You and I could use Michelangelo’s chisel and not come up with anything close to his spectacular work, the famous sculpture of David. It’s not about the tools. It’s about the person using the tools.
ATOMs need leaders. Without leadership, ATOMs are just chisels and hammers in a tool chest.
We left off last time preparing for the airdrop of the 70,000 lb Ares, and we highlighted three egregious shortcomings of the models & simulation available to us.
At the outset, our goal was to characterize the pitch change, the dynamic response, of the aircraft during extraction of an airdrop load. But we couldn’t do that based on the previously described limitations.
I will tell you the punchline–we used the sample max (not averages or standard deviations) to evaluate the aircraft response. That non-parametric statistic answers the following question: “what is the largest expected pitch change and pitch rate?”
It took expert knowledge of the problem, of the way we did airdrop and handled emergencies, to reframe the problem and to realize that the solution was reasonable. Hired guns don’t have that knowledge.
Models spit out numbers. Leaders apply those numbers to the situation!
You are in the trenches, and you have that knowledge, which is why you need to arm yourself with ATOMs. You are the leader. It’s your vision–if it’s surrounded by uncertainty, an outsider’s view will be out of focus.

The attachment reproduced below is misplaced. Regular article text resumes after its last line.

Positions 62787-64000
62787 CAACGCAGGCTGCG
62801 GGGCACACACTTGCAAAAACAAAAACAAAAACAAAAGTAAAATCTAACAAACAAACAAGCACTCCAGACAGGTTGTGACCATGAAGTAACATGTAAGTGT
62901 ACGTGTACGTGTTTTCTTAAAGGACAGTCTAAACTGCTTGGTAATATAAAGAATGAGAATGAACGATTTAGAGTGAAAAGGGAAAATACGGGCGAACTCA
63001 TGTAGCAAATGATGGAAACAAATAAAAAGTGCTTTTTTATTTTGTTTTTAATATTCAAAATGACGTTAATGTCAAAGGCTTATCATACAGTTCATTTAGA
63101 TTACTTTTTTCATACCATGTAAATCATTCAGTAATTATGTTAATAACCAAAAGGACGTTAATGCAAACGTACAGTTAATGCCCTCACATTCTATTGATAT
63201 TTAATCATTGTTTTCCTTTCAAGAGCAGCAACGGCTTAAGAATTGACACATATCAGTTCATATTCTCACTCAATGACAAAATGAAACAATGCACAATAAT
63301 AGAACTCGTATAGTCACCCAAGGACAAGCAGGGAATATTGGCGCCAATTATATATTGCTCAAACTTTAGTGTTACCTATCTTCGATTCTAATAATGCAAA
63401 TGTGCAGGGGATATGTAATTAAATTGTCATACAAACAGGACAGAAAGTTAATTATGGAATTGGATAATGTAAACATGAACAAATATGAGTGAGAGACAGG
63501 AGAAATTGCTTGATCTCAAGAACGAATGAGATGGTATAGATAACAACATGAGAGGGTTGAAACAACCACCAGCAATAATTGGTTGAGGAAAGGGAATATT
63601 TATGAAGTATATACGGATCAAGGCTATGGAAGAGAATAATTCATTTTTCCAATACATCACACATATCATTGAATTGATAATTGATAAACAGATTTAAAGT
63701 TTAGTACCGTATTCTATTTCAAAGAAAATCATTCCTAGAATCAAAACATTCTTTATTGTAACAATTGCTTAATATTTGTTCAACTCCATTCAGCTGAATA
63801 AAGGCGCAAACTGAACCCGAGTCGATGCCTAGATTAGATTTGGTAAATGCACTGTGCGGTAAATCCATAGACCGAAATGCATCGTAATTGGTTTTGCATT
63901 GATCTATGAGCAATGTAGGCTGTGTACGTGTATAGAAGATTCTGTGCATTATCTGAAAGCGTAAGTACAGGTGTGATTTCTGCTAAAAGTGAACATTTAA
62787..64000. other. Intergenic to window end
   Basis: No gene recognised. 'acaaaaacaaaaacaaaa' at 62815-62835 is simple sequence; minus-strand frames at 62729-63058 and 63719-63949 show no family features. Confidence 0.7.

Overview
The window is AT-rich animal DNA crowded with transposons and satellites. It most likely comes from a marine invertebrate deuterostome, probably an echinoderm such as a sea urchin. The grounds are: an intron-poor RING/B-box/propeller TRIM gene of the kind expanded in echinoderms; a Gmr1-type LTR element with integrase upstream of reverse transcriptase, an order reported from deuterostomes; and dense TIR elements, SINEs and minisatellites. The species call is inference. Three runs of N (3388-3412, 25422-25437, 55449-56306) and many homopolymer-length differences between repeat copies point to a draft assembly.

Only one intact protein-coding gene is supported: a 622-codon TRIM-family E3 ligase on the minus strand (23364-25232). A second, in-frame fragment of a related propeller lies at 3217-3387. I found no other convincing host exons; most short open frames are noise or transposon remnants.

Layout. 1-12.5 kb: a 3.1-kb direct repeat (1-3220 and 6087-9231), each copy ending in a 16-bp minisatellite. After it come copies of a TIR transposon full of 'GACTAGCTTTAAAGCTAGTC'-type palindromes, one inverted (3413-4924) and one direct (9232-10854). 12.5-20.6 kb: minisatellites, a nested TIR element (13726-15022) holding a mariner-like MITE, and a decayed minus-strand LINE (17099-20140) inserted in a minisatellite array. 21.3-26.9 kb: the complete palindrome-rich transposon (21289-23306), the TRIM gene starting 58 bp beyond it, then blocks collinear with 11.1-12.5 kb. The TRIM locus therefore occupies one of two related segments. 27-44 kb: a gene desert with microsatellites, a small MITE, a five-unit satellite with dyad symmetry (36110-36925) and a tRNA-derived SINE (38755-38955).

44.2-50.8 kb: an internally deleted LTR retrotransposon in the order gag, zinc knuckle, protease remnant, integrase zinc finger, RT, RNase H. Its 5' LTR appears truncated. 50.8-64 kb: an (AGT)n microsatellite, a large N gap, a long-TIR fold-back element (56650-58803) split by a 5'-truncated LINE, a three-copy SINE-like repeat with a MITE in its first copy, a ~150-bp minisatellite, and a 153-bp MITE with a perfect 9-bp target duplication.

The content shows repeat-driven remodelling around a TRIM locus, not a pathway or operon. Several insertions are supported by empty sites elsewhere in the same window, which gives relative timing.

This example is shared in greater detail in the book, Where Do We Go from Here: Analytical Tools to Help Leaders Navigate Uncertainty and Risk. I think it will help you greatly, and so I encourage you to buy it. Amazon has a money back guarantee as well.
Where Do We Go From Here
How do we find our way then, when we are exploring the unknown, blazing a trail into uncharted territory? How do we apply elementary statistical principles to transform uncertainty into decisive action? What is to prevent us from making a preposterous application of ATOMs when we deal with very complex situations, those in which our intuition fails?
These questions are not much different from those faced by Chuck Yeager before he ever broke the sound barrier or Neil Armstrong as he took that first step on the moon. Neither of these men, nor anyone around them–with hundreds or thousands of highly educated, very scientific people on these teams–knew what to expect. Or did they…?
ATOMs is a monthly column that introduces analytical tools of mathematics and statistics and illustrates their application. To read more about ATOMs, you can read Where Do We Go From Here, or view the online workbook here.